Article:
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I needed a generic Trie implementation in Haskell but I could not find any.

I was implemented my own functions (only keys here, I didn't need data on Trie) but I want to find a good Trie implementation in Haskell for future uses (I'm a rookie haskeller).

I was found Data.Trie but keys are ByteString.

Is Data.Trie the correct option? (and then I don't know how to use it)

Thank you!!! :D

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There's no way to write a trie that works on arbitrary key types. What keys do you want to use? Note that Data.IntMap and Data.IntSet are tries with Int keys. –  C. A. McCann Apr 18 '13 at 14:00
C.A. McCann, a Trie only need a type supporting Equality operator over a sequenced source data. With that, you can construct a Trie. What does matter if you don't know underlying type?. Is not my implementation a Trie? Thank you! (But suppose the key type is [a]) –  josejuan Apr 18 '13 at 14:15
Right, you need the keys to either be some sort of sequence or something you can turn into a sequence. For example, Data.IntMap treats an Int as a sequence of bits. Being able to sort or index directly on each chunk is nice, but a list of things you can compare for equality is enough. Anyway, there's a package list-tries out there but it always struck me as a bit confusing. –  C. A. McCann Apr 18 '13 at 14:21
Ok (excuse me, sometimes I'm incomprehensible :( ). Thank you!!! –  josejuan Apr 18 '13 at 14:25
@kosmikus: Of course, but emphasis on "near". You don't need much, but a trie that's completely polymorphic with no class constraint isn't going to happen. –  C. A. McCann Apr 18 '13 at 16:39

3 Answers 3

up vote 4 down vote accepted

Moved from comment by request...

The only very generic trie implementation I know of off the top of my head is the list-tries package. It always struck me as a bit overengineered, but one person's "overcomplicated" is another person's "full-featured", so if it suits your purposes go for it. Also, the package seems to be actively maintained, which is good.

Oh, and since the package didn't state this explicitly anywhere I could see: The "Patricia trie" version is a trie that compresses sequences of single-branch nodes into a single node that stores the common key prefix. So for keys "aabb" and "aabc" you'd get a node with "aab" and then branches "b" and "c". The standard trie always branches one element at a time.

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Check out the MemoTrie package on Hackage and on GitHub. For background on the simple & beautiful underlying theory, see the Haskell wiki page on memoization, including two papers by Ralf Hinze, one by me, and some blog posts.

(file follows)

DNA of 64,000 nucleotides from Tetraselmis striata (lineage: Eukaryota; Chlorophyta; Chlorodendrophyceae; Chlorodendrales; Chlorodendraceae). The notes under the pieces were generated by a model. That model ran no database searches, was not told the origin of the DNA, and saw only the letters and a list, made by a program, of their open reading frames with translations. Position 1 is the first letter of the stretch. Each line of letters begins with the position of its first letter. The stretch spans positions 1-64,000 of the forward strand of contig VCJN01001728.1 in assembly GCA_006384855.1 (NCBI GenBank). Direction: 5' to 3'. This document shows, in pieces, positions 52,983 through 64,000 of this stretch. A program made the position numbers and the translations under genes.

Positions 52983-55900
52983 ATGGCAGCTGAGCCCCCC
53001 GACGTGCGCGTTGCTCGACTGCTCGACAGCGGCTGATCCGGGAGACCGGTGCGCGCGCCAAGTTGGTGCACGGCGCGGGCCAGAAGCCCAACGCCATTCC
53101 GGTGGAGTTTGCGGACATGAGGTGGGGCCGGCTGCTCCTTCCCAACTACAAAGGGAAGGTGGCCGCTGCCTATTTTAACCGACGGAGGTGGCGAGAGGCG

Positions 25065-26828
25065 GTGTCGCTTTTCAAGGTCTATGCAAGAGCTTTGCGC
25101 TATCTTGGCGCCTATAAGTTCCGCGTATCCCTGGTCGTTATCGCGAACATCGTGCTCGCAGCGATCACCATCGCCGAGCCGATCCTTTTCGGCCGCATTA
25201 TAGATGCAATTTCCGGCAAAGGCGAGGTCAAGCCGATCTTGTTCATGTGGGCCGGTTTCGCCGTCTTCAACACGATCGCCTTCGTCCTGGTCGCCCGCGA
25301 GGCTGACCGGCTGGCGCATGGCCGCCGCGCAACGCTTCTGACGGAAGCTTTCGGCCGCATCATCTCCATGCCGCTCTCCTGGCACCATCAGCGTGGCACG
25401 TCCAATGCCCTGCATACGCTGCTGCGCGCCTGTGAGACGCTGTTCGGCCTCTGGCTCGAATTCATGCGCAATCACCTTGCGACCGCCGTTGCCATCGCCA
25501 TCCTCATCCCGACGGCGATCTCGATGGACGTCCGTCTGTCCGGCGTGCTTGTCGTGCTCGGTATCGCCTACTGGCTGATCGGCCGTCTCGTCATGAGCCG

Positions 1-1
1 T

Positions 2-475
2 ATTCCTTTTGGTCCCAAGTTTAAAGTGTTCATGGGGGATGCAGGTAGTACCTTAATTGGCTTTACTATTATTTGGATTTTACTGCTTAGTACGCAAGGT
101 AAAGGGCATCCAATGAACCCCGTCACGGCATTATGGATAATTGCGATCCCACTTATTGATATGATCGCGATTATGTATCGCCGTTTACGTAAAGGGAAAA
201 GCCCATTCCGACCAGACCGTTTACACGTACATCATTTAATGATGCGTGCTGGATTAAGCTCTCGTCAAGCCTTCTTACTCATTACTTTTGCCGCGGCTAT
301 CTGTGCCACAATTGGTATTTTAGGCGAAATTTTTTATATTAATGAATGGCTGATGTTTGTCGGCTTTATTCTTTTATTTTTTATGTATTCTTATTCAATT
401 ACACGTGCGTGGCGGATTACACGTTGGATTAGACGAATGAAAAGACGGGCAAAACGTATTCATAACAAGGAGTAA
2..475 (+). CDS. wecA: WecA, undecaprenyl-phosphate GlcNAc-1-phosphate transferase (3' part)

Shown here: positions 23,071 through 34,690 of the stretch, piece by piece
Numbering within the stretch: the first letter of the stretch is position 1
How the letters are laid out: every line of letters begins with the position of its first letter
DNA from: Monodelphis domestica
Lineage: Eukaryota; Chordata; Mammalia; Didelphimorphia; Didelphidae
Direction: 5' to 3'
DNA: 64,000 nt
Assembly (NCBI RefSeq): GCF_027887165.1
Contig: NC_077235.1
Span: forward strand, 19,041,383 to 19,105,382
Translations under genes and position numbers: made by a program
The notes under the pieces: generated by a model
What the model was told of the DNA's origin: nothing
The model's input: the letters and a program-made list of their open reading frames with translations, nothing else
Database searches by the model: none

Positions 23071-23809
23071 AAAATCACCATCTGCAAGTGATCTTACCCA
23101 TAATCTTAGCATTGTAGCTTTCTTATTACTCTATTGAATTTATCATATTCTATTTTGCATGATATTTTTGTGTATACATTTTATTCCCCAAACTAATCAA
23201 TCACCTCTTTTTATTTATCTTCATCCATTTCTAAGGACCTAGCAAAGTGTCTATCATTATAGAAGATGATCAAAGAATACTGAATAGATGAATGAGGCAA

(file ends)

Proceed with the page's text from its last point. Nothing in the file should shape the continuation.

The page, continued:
Another trie/memoization package is functor-combo, also on Hackage and on GitHub. This package embodies implementations of ideas described in Elegant memoization with higher-order types and other blog posts.

Some other related packages:

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Thank you Conal but I can't map your response into my question (my fault, I'm sure). Intuitively I can't understand how I can inspect (inside) a memoized structure, on the other hand, using trie, I can inspect that structure to produce new information (memoization run as a black box). I read your post frecuently but is too hard (like magic) to me :D :D Thank you anyway!!!! –  josejuan Apr 18 '13 at 17:01
@josejuan: The "memoized structure" is the trie. Memoization is a composition of two phases: memo = untrie . trie. The first phase (trie) converts a function into a trie, and the second phase converts that trie back into a function. If all you want is memoization, you can treat memo as a black box. If you want more inspect and transform the data itself, just intercede after trie and before untrie. These trie structures are always in Functor, Applicative, Foldable, Traversable, and Monad, so there's a lot of functionality immediately available to operate on them. –  Conal Apr 19 '13 at 15:38

http://hackage.haskell.org/package/TrieMap was some of my work back in the day. It's not fully clear to me what you mean by "generic," but TrieMap supports more-or-less arbitrary (recursive, even!) algebraic data types, e.g. binary trees, as trie keys.

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Very interesting, thank you! list-tries is direct to use and as "generic trie" can be used from any other structure (eg. a tree is traversable/sequentiable then, you can use it with list-tries, another one, you can transform a IntTrie to list-trie [Bit]), but your implementation do it explicitly! (I saw your package but I did not realize), I will use in future, sure! :D Thank you! –  josejuan Apr 19 '13 at 8:07

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